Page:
Swine Influenza is a respiratory disease that is carried by and infects pigs. Swine flu is type A influenza that regularly cause outbreaks of influenza among pigs. The classical swine flu virus (an influenza type A H1N1 virus) was first isolated from a pig in 1930.
Type A influenzas:
Swine influenzas do not generally infect humans, however infections crossing to humans from infected pigs can occur. Furthermore, it is known that human-human transmission of swine influenza can occur.
Flu viruses from an animal source (such as bird or pigs) have the potential to cause pandemics because they are generally so different from human viruses that people have little or no immunity to them. Animal flu viruses can make people sick when the perticular viral strain that typically infects only animals mutates and is then able to be transmitted to humans.
How people are infected with swine flu:
- Human infection with swine flu viruses are most likely to occur when people are in close proximity to infected pigs, such as in pig barns.
- Individals may also contract swine influenza from another person who is infected with the virus.
Current Swine infection statistics:
- December 2005 through February 2009, a total of 12 human infections with swine influenza were reported from 10 states in the United States.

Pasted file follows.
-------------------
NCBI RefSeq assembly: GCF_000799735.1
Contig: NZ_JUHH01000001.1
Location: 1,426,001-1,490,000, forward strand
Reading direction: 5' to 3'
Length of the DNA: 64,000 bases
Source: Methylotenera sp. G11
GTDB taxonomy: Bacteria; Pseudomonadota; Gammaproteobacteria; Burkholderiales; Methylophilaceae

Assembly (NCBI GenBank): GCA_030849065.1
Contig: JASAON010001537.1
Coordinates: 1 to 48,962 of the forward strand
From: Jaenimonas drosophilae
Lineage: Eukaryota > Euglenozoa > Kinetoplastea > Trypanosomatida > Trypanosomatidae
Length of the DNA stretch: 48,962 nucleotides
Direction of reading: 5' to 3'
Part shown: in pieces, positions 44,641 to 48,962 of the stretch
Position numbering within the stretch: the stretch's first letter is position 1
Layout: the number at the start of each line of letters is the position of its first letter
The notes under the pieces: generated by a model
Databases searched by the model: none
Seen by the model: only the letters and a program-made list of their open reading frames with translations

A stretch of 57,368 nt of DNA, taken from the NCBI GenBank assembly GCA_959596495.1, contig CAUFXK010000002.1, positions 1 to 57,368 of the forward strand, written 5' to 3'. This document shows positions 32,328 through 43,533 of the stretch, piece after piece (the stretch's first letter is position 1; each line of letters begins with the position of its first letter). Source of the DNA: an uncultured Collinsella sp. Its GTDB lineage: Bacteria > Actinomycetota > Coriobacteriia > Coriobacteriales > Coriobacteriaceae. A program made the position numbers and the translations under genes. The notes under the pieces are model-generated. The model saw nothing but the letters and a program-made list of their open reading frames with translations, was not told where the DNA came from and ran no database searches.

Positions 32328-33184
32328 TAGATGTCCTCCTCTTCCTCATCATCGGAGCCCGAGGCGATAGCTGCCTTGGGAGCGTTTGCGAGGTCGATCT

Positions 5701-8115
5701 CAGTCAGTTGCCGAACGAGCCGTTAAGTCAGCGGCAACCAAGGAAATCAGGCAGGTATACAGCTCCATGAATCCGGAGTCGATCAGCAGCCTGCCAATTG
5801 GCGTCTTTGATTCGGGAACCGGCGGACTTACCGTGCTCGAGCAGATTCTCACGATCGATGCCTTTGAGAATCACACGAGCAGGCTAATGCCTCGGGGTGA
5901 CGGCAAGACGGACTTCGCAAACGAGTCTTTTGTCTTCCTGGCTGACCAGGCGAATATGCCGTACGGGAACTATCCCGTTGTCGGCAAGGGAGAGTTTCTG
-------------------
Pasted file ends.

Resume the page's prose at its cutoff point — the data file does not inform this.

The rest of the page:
- Since March 2009, a number of confirmed human cases of a new strain of swine influenza A (H1N1) virus infection in California, Texas, and Mexico have been identified.
- Laboratories in Canada and the United States confirmed that large outbreaks of unusual respiratory illnesses in Mexico are caused by swine flu viruses closely related to those that infected eight people in California and Texas.
Symptoms of swine flu in humans:
- similar to the symptoms of regular human seasonal influenza
- lack of appetite
- runny nose
- sore throat
Antiviral drugs therapy
Swine Influenza antiviral drug resistance:
- The most recent seven swine flu viruses isolated from humans are resistant to amantadine and rimantadine.
- The CDC currently recommends oseltamivir or zanamivir for the treatment of swine influenza infection
U.S. Centers for Disease Control and Prevention.2009. Swine Flu. Retrived April 25, 2009 from http://www.cdc.gov/swineflu/